There are philosophical, and mission- and values-based reasons for training. There are also legal ones; CCPA requires employees managing individual rights requests to be trained. But when it comes down to it, your team just plain need to be trained on how to correctly do that part of their job. Note, CCPA doesn’t dictate how employees need to be trained, but there are several ways to accomplish this, including using materials from the International Association of Privacy Professionals (IAPP), creating your own curriculum, or working with a privacy professional.  

#3 Keep Your Records Up to Date

Records are critical in compliance land. Without them, it’s simply not feasible to maintain compliance. So where do you start? 

Get yourself a data inventory. This will be your roadmap, helping you understand the flow of personal information across its entire lifecycle at your business. For CCPA, this will include tracking what information qualifies as “sold.” 

You need to keep your records up to date for consumer records requests as well; as per CCPA, you have to retain any request for at least twenty-four months. A data inventory also helps you track which of your vendors have access to your customer’s data. (See more on that below.)

But be diligent about security when it comes to your record-keeping practices; CCPA also requires that you implement “reasonable security procedures and practices.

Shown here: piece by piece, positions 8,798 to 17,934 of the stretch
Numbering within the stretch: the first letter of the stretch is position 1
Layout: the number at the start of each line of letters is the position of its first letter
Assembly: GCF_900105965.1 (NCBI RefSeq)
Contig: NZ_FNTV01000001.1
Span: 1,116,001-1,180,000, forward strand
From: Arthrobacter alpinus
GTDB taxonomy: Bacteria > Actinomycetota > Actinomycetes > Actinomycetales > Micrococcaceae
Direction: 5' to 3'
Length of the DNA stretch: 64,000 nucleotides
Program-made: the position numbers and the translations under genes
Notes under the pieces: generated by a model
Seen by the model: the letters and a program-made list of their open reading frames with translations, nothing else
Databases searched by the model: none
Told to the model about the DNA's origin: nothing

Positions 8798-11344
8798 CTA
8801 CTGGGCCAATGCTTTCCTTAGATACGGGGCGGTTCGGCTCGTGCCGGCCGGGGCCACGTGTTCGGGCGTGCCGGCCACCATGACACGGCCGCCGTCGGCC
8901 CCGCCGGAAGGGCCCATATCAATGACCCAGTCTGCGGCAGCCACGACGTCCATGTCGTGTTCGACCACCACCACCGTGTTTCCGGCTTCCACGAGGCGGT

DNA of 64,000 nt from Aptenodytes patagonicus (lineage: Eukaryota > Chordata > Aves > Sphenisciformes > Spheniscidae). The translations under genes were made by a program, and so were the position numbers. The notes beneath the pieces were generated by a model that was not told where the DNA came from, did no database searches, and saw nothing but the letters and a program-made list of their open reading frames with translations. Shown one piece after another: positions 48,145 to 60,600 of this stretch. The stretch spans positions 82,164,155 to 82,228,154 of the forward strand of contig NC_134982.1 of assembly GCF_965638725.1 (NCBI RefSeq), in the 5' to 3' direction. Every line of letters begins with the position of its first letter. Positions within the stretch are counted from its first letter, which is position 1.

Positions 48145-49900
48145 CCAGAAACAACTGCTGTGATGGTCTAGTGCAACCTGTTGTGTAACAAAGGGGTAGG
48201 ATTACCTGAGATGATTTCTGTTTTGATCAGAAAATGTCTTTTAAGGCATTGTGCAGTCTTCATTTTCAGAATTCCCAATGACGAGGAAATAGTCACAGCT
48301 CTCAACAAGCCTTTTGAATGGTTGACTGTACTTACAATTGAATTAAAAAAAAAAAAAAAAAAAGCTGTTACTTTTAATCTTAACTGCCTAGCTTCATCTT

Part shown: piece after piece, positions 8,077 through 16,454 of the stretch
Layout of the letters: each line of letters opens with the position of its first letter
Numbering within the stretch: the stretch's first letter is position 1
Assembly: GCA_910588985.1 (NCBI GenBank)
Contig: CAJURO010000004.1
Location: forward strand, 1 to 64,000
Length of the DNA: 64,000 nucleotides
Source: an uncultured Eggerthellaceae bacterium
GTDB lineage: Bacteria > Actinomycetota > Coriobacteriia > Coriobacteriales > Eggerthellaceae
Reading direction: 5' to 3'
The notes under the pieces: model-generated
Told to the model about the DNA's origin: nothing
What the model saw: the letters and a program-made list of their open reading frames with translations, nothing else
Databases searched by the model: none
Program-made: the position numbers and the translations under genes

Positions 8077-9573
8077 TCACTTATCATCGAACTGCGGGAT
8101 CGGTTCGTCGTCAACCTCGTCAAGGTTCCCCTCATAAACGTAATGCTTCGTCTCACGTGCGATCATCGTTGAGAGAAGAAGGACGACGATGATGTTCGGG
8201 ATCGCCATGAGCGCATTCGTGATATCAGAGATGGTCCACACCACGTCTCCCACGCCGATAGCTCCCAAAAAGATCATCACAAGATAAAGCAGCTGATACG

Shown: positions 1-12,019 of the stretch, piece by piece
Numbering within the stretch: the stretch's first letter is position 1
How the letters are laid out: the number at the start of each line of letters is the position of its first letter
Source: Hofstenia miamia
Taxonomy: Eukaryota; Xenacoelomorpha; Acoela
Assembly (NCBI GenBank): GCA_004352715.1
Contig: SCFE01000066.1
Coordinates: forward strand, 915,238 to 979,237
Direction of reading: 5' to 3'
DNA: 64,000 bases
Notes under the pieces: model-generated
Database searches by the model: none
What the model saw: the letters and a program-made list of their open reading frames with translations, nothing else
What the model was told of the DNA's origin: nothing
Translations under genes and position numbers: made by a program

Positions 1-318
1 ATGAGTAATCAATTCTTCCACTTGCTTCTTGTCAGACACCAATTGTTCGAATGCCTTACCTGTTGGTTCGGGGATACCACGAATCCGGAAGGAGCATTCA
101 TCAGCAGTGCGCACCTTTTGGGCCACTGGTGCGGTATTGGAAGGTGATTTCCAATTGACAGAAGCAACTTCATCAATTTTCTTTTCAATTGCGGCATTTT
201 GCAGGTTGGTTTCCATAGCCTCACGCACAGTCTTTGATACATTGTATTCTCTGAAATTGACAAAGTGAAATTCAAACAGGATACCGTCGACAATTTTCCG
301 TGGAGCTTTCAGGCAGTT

#4 Review and update vendor contracts

Dust off your vendor contracts. It’s time to take a look and see who is doing their part for CCPA compliance. If you don’t have in-house counsel, contact your favorite law firm to get help assessing these contracts. 

Support from privacy professionals is also a big asset in these tasks, too, particularly when it comes to building a process around your vendor contracts. We look at how vendors are:

  • Keeping system, data security, and privacy as per best practices and the industry standards
  • Meeting confidentiality and privacy requirements
  • Committing to notify you of security breaches, incidents, and potential vulnerabilities 
  • Committing to independent audits and assessments and to providing you access to audit documents

As with so many things in our professional lives, these tasks are never truly and finally complete. You should plan to review your contracts annually. #5 Make it easy for customers

Finally, let’s not just make compliance easier on ourselves. Let’s make it easier on your customers. Your customers, after all, are giving you their personal information. It’s theirs! Respect that! Make sure they can control it. 

CCPA is intended to give customers that control through rights like opt-in, opt-out, consumer requests, and more. But these rights have to be implemented by you, the business. CCPA may provide guidelines on how you should do it, but there are ways to go above and beyond that build trust and transparency with your customers. 

Creating a preference center for your customers to access their preference choices, edit their contact information, adjust what data is being collected, and offer additional insight into your data collection and usage.

Finding your best path to compliance doesn’t have to be difficult. We won’t break out into a rendition of “ Get By With A Little Help From My Friends,” but having the right help in your corner makes a huge difference. That’s what we’re here for. Drop us a line and let us know how we can help you.